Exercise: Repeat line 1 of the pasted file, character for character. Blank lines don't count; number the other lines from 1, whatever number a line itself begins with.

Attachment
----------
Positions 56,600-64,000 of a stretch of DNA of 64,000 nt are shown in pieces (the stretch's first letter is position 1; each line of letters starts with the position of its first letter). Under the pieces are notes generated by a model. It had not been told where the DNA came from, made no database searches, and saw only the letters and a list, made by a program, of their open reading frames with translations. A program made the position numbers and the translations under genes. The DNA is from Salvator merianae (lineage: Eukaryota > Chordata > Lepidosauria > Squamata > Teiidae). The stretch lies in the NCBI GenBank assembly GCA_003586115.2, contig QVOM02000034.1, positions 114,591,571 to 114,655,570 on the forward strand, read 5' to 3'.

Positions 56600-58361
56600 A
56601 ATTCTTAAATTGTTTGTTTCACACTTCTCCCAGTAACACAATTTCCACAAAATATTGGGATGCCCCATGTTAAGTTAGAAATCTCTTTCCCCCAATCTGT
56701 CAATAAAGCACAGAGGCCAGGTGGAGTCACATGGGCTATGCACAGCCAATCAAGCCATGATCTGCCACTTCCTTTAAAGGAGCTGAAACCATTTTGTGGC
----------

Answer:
Positions 56,600-64,000 of a stretch of DNA of 64,000 nt are shown in pieces (the stretch's first letter is position 1; each line of letters starts with the position of its first letter). Under the pieces are notes generated by a model. It had not been told where the DNA came from, made no database searches, and saw only the letters and a list, made by a program, of their open reading frames with translations. A program made the position numbers and the translations under genes. The DNA is from Salvator merianae (lineage: Eukaryota > Chordata > Lepidosauria > Squamata > Teiidae). The stretch lies in the NCBI GenBank assembly GCA_003586115.2, contig QVOM02000034.1, positions 114,591,571 to 114,655,570 on the forward strand, read 5' to 3'.